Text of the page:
Let’s parse: “I pledge allegiance . . .” When I pledge allegiance I promise to support my sovereign whatever he or it may do. You can look it up. If the commander of my government’s armed forces decides to send soldiers to kill babies in foreign countries, my allegiance obliges me to support him in that. All the famous totalitarian regimes from Rome to Yokohama had oaths of allegiance. As we take this pledge, we might reflect on the courageous and principled heroes who refused to vow fealty to murderous governments.
“to the flag of the United States of America . . .” I’m promising loyalty to a piece of rag? Or am I praying to a woven idol? The flag of the USA is ubiquitous these days. Schools plaster them everywhere for the children to ponder. Car lots attract customers with flags bigger than your house. People who want to ingratiate themselves with strangers wear them in their lapels. Most people seem to be tired of them. Children say the flag part of the pledge mechanically, just like specators at a ball game sing “The Star-Spangled Banner.” Nothing inspiring about it at all, and all this hand-over- heart stuff is obvious posturing.
“and to the republic for which it stands . . .” Finally, something substantial to advocate: a republic. Like China and North Korea? Like ancient Rome? Does our flag stand for a government that wields the power of the people through representative government, or does our government wield the power of wealth over the people by means of a sophisticated election industry? Our central government punishes advocacy and even charity. It runs a for-profit prison system that thrives on racism. It lies to us, and it spies on us, in a blatant exercise of repression that rivals the German Reich of the last century. We used to mock repressive governments that called themselves republics. Can’t do that anymore, because we have one.
“one nation . . .” You can go through the Constitution with a nit-comb, and you will find no reference to a “nation” but only to a “union.” It was meant to be a union of sovereign states, wielding only such powers as were explicitly delegated to it by the states. Lincoln’s brilliant rhetoric notwithstanding, the United States were a plurality, and a contentious one at that. If a nation consists of a unified people with values in common, this never was a nation before the Civil War, and it certainly hasn’t become one in the intervening years. The “values” we do hold in common seem to revolve around consumption and personal gratification, hardly the sort of principles around which to build a nation.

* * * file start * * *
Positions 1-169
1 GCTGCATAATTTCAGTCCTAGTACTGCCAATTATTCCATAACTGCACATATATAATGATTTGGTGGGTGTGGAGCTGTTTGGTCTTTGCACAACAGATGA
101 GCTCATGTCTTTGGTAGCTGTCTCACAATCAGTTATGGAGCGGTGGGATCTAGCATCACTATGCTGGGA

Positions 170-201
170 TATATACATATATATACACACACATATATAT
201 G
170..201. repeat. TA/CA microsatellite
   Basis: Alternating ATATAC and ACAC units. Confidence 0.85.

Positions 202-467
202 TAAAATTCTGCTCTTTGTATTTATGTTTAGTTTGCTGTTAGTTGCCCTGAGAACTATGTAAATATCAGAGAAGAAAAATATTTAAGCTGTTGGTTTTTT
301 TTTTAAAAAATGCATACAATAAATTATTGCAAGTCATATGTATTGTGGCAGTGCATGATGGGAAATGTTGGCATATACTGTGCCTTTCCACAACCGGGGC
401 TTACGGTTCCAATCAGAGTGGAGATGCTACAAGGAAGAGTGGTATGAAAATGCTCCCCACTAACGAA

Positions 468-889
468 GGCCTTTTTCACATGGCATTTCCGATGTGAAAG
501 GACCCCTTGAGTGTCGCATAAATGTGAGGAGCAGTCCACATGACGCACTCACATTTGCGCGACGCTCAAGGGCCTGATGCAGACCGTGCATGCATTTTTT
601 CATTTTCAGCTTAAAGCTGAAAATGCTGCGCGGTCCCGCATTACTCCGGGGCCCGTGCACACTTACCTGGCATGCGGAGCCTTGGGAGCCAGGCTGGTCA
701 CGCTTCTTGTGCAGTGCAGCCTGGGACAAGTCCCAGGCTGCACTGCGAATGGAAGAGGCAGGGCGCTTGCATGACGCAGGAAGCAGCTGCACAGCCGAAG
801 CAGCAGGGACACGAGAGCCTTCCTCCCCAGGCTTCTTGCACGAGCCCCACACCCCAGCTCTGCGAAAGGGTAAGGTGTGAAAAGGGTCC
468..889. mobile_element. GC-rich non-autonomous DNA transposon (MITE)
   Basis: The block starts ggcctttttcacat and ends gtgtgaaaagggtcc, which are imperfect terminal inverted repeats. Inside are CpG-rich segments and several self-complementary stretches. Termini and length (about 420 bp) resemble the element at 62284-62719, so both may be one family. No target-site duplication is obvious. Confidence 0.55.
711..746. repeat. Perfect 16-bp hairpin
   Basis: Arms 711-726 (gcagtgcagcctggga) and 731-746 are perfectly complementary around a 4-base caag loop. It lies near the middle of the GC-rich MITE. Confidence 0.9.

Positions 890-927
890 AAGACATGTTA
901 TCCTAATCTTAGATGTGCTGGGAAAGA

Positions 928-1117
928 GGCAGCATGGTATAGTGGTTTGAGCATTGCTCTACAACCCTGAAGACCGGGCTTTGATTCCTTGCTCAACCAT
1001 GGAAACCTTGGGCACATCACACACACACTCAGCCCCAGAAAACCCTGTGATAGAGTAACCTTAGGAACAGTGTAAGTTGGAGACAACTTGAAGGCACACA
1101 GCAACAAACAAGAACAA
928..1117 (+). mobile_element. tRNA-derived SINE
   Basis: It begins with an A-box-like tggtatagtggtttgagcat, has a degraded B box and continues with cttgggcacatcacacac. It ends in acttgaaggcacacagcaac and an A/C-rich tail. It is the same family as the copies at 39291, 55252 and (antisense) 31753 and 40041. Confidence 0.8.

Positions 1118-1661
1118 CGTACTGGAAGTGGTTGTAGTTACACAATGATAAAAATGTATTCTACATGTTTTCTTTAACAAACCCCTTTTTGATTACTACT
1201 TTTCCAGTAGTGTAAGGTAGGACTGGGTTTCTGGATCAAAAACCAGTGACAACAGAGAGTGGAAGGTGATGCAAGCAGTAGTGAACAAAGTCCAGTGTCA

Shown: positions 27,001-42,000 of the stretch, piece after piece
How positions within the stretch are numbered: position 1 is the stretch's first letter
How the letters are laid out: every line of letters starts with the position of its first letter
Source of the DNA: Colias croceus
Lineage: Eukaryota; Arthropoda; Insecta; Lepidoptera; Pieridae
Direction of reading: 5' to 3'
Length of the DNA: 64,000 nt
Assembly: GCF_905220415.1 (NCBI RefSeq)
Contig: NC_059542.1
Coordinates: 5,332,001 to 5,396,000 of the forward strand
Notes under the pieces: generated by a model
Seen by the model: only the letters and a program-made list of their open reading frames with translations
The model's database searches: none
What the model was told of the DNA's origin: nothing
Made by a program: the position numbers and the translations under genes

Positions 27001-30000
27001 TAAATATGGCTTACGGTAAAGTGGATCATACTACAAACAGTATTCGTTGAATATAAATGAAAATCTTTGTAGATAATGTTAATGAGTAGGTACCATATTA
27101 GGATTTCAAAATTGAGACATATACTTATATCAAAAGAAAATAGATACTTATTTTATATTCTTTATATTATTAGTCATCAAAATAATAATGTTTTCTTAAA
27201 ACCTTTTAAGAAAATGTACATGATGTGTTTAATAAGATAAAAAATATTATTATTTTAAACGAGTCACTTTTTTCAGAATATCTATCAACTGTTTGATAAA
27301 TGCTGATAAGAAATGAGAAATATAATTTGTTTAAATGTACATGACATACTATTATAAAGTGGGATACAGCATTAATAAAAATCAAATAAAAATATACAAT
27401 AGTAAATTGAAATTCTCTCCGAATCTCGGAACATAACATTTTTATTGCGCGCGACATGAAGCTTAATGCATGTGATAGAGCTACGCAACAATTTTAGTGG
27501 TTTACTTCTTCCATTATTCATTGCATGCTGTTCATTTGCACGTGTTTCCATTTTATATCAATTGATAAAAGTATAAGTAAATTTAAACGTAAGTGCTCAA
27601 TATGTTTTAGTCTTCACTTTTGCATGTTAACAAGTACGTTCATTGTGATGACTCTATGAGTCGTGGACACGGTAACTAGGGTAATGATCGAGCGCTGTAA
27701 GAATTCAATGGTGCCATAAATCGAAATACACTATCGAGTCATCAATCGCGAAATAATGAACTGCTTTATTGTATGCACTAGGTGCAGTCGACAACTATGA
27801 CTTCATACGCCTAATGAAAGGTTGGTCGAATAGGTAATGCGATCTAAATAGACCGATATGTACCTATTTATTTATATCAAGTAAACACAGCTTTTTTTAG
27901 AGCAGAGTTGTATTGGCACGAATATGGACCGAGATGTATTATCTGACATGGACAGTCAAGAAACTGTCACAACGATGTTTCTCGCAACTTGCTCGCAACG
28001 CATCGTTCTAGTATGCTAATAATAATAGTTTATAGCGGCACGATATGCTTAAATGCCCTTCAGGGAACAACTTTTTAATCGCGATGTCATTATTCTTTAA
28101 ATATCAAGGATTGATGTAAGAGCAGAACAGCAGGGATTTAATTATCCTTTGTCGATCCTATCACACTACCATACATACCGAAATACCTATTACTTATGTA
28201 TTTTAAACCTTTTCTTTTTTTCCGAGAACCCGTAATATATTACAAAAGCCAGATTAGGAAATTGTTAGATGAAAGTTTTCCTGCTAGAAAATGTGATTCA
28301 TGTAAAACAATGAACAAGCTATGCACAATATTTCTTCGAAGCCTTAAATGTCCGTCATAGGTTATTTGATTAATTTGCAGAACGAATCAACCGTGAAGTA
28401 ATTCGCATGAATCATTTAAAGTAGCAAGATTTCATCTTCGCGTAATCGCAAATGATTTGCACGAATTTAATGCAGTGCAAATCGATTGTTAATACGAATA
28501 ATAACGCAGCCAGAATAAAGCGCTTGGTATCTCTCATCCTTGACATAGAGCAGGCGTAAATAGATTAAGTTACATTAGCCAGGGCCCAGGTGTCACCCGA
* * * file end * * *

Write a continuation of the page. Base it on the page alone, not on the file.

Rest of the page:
“under God . . .” Really? Because I say so? The government to which we pledge allegiance kills babies–not a huge number, the President insists–and we claim to be a nation under God?
“with liberty and justice for all.” If this were true, the last five presidents, including the one sitting now, would have been held accountable for the corruption of the tax system and the consequent corruption of finance and elections. With the full support of Congress, the five Reagans (Reagan I, Bush, Clinton, Bush II (Reagan IV) and Obama) used the tax system and government credit to redistribute wealth and power, enhancing and consolidating the holdings of a few rich people at the expense of the rest of us. We sense that this is unjust, and we experience it as a curtailment of our liberty, even as we mumble the final words of the pledge.
If you get a chance to talk with your children and grandchildren about our national prayer, it might be a good idea to let them know what they’re saying and doing when they take this solemn vow.